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To begin with: The play begins with two deaths and a very sick king: Gerard de Narbon, an acclaimed doctor, passed away six months ago. The Count of Rossillion has just passed away. The King of France is dying and has refused all medical help, because he believes there is no hope for a recovery.

The new Count of Rossillion, Bertram, is being sent to Paris where he will become the ward of the King. He leaves behind his mother who is the guardian of Helena, the orphan daughter of Gerard de Narbon. At the same time, a civil war breaks out in Tuscany and many of the French nobility plan to travel to Italy to become mercenaries.

Paris

Act I

Florence Rossillion

Scene 1: Rossillion, the Countess’s Palace Scene 2: Paris, the King’s Palace Scene 3: Rossillion, the Countess’s Palace Scene 4: Paris, the King’s Palace Scene 5: Paris, the King’s Palace Scene 6: Rossillion, the Countess’s Palace

Act II Scene 1: Florence, the Street Scene 2: Florence, the Army Camp Scene 3: Florence, the Widow’s Home Scene 4: Florence, the Street Scene 5: Florence, the Widow’s Home Scene 6: Florence, the Army Camp Scene 7: Florence, the Widow’s Home Scene 8: Rossillion, the Countess’s Palace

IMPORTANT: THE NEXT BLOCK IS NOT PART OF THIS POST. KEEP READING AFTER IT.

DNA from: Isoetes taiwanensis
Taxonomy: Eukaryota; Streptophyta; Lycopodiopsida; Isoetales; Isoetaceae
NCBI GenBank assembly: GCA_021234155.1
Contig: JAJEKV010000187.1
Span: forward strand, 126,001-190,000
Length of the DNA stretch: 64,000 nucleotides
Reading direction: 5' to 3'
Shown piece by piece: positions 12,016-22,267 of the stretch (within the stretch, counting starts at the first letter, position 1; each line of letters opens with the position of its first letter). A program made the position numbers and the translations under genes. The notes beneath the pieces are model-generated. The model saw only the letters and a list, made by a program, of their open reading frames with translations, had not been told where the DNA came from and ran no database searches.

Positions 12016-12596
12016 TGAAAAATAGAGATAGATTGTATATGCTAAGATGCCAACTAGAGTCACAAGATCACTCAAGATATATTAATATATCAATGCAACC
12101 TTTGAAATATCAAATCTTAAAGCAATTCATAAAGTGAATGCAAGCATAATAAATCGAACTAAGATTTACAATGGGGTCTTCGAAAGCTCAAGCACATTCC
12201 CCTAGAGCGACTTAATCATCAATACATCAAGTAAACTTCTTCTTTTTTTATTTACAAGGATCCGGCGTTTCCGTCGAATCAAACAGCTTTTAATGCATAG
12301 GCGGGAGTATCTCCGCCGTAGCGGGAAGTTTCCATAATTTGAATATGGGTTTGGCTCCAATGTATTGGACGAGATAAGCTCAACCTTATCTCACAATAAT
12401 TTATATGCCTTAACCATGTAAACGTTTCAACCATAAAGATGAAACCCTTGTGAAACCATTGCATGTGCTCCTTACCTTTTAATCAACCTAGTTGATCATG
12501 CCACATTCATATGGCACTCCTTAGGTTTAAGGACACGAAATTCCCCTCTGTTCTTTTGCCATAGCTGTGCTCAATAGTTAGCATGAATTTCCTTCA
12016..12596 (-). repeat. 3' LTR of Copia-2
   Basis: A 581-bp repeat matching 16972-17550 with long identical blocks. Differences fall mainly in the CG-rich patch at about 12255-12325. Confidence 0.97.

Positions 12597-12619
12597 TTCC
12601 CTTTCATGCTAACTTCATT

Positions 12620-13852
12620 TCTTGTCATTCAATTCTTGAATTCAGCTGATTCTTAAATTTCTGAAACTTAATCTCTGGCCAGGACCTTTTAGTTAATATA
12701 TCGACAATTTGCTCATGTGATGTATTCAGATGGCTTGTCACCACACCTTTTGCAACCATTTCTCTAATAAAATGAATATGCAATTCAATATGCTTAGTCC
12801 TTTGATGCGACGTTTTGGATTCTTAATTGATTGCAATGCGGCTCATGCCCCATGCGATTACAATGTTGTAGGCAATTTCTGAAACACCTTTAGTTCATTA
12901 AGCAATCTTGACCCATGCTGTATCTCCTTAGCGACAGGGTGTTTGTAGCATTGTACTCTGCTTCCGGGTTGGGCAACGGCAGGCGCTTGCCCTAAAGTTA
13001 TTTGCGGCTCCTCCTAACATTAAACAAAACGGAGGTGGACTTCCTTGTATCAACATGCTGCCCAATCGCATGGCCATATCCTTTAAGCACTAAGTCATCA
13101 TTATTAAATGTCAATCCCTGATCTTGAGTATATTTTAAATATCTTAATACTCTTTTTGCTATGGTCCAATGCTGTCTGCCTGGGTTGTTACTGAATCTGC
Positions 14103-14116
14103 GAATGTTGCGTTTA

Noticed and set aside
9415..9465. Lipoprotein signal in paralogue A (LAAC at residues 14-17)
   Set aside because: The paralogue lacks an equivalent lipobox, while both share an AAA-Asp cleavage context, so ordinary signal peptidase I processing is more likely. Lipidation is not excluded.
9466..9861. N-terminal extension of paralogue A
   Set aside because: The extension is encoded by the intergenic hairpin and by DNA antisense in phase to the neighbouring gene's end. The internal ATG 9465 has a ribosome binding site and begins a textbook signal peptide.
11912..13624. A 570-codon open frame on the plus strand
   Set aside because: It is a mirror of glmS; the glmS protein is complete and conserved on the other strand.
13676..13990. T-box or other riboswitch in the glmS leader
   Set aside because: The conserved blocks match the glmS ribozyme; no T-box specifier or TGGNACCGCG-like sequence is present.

Characters in the Play:

A Page

Rynalda

mother of Bertram guardian of Helena

works for the Countess

steward to the Countess

Bertam

Parolles

King of France

new Count of Rossillion ward to the King of France

a soldier and companion to Bertram, part servant and part teacher

Countess of Rossillion

Helena ward of the Countess orphan daughter of doctor Gerard de Narbon

Lafew the King’s close advisor

Widow Capilet

Diana

Mariana

once a noble woman in Florence who now runs a guest house for religious pilgrims

daughter of Widow Capilet

neighbor of Widow Capilet

The Dumaine Brothers

French lords, later soldiers in the Florentine Army

French lords, later captains in the Florentine Army

Important Characters We Never See, but Hear About: The former Count of Rossillion, recently deceased. Gerard de Narbon, a skilled doctor who died six months ago Maudlin, the daughter of Lafew, who would be the kind of aristocratic woman Bertram wants to marry.


Shakespeare Cheat Sheet: All's Well that Ends Well